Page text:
September brings apples, figs, pineapples, broccoli, cauliflower, carrots and mushrooms into season, to name a few. Here are some delicious tips to try out the season’s best produce.
The health benefits of apples were first recorded as early as medieval times, giving rise to the old English saying “An apple a day keeps the doctor away.” Recent studies are proving this adage to be true. These studies indicate that eating apples can reduce risk of some cancers, improve lung health, prevent heart disease and strokes, and reduce cholesterol damage.
Age to introduce: Apples are considered a good “First” food for babies and can be introduced at about 6 months (cooked and pureed). Raw apples (whole or chunks) are a choking hazard for children under 3 years old.
As an international symbol of welcome, the pineapple is certainly a welcome member of the fruit family for its delicious taste and nutritional benefits. Pineapples are a good source of vitamin C, a commonly known antioxidant that protects the body from free radical damage and boosts the immune system. Not only does vitamin C help fend off the colds and infections, but a recent study shows that vitamin C can help reduce your risk of gingivitis and periodontal disease too.
Pineapple also contains high levels of an enzyme called bromelain. Bromelain is a natural anti-inflammatory, and it can help relieve rheumatoid arthritis symptoms, sore throat pain, and reduce postoperative swelling. Additionally, the bromelain in pineapple helps break down the amino acid bonds in proteins, which promotes good digestion. Finally, pineapple is full of manganese, a trace mineral that is in very few foods. Manganese protects against osteoporosis.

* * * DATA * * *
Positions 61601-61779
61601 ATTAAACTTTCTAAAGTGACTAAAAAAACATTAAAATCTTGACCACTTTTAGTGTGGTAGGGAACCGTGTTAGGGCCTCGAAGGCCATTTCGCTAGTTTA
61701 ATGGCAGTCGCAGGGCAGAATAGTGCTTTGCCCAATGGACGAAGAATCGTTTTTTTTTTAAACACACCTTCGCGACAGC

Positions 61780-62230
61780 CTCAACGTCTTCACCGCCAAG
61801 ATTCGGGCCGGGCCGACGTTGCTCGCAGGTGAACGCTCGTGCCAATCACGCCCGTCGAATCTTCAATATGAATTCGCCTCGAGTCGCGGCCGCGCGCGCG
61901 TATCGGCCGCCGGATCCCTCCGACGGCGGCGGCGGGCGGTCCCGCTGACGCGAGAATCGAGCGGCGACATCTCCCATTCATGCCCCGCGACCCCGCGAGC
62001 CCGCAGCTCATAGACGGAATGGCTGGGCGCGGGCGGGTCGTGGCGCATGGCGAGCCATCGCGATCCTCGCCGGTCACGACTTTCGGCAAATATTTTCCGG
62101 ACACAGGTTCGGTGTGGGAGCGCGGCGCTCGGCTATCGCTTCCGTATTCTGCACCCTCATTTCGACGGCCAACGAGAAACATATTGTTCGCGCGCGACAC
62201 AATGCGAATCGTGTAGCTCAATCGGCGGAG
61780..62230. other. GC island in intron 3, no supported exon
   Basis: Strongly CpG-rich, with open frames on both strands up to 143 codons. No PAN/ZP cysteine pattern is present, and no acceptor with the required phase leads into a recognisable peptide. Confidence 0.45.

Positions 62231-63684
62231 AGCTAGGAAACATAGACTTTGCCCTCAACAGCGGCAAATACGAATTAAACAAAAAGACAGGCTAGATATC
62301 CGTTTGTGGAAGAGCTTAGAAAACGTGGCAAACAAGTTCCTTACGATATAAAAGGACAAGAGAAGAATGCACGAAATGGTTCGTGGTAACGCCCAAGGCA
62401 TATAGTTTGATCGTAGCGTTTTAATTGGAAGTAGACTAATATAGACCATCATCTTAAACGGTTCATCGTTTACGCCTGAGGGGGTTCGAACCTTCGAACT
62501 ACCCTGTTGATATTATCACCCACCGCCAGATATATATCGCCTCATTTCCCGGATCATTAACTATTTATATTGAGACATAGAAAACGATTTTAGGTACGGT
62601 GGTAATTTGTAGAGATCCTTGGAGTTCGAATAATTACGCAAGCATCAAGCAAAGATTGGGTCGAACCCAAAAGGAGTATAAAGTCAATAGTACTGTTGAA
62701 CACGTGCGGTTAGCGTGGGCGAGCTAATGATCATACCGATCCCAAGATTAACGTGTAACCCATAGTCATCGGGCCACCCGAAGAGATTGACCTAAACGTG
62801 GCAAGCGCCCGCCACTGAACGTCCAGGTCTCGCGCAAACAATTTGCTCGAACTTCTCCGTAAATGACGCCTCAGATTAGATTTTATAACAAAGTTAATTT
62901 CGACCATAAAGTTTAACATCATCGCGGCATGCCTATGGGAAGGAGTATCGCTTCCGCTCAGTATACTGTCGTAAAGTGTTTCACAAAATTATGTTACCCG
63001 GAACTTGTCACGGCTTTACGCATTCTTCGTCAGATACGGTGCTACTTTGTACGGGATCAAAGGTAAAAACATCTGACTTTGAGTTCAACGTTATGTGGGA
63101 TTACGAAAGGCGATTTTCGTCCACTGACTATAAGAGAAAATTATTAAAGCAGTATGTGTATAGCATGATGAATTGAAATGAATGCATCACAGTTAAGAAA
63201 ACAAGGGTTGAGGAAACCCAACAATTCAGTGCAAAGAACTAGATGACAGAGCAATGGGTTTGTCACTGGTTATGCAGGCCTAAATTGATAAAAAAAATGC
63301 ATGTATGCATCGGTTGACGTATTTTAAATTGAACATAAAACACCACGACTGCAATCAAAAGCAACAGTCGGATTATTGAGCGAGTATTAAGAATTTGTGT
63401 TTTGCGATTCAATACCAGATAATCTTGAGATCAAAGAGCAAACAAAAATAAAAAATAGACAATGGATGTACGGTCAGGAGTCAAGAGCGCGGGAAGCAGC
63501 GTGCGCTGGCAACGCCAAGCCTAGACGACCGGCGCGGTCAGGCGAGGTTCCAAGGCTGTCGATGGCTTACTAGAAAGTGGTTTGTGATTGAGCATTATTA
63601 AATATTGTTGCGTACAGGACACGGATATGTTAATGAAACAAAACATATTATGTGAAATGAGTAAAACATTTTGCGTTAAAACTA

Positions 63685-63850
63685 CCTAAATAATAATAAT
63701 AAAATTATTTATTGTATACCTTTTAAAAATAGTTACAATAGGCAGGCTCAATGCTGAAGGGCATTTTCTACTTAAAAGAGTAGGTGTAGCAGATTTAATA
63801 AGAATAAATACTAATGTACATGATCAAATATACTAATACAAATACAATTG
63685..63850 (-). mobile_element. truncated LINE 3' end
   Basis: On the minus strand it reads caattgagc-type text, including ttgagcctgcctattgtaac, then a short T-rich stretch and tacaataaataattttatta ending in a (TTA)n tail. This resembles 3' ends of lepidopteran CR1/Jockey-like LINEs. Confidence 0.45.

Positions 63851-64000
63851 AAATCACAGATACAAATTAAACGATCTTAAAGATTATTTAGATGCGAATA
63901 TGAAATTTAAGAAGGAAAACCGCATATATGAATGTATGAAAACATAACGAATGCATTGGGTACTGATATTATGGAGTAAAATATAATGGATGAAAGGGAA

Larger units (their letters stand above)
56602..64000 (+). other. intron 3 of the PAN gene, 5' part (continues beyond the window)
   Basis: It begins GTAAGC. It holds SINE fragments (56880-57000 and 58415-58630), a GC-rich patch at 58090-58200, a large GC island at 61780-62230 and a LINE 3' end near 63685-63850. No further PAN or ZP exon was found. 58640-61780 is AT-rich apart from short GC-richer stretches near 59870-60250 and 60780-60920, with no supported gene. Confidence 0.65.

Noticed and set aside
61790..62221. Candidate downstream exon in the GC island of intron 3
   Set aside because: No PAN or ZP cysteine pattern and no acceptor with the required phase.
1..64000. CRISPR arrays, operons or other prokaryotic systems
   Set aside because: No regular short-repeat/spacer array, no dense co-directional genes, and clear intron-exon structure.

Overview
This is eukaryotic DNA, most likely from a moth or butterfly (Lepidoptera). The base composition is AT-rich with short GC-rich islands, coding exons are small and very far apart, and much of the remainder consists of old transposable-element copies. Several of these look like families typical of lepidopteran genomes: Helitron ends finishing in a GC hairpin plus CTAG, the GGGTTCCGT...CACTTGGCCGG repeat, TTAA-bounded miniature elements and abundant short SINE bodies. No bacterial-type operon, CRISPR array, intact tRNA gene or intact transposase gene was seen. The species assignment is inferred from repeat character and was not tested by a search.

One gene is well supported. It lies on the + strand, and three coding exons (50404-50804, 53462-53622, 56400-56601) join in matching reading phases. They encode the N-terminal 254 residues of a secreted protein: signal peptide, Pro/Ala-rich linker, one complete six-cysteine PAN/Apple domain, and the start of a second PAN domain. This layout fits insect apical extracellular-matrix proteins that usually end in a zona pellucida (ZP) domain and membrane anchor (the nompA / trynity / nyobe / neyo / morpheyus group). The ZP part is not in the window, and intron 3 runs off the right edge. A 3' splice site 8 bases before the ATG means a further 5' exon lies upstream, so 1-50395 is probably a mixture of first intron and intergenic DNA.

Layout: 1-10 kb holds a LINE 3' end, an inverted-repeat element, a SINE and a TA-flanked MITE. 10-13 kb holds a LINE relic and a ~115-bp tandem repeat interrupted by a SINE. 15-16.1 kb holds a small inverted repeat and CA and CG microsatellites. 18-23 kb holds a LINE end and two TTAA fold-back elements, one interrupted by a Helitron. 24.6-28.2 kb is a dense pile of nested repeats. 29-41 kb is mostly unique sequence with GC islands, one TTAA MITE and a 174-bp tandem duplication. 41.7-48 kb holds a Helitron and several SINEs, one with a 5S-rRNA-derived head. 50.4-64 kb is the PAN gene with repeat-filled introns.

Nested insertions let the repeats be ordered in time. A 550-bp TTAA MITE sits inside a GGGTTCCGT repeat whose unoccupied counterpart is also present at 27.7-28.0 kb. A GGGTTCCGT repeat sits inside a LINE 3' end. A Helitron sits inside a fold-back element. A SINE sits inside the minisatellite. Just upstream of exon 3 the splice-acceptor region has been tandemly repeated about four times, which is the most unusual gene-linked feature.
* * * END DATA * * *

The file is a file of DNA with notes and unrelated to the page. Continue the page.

When it comes to great-tasting nutrition, broccoli has a lot to offer. The stems of broccoli are similar tasting to asparagus and the florets are like cauliflower. A cup of cooked broccoli offers as much calcium as 4 ounces of milk, as much Vitamin C as an orange, and is very rich in vitamin A. Broccoli contains vitamins B1, B2, B3, B6, iron, magnesium, potassium, and zinc too. It is also high in fiber and low in calories.
Cauliflower is an awesome vegetable – especially terrific to eat during the cold and flu season. One serving contains 100% of the Vitamin C you need for the day! Cauliflower is also fat-free, low-carb, and a good source of potassium and folate.
Does your cauliflower turn yellow when cooked? It could be the alkaline in your water. For whiter cauliflower, add a tablespoon of milk or lemon juice to the water before cooking.
This sweet and crunchy super food helps to keep your eyes healthy, your skin radiant and your body cancer-free. Carrots make a great raw snack. Steamed carrots make a delicious, sweet side dish
This yummy little fungus is high in potassium, selenium, vitamin D, and rich in flavor. There is a wide variety of mushrooms available including button, cremini, oyster and Portobello. Serve sliced mushrooms in a green salad. Try grilling Portobello mushrooms and brush with Italian dressing just before serving.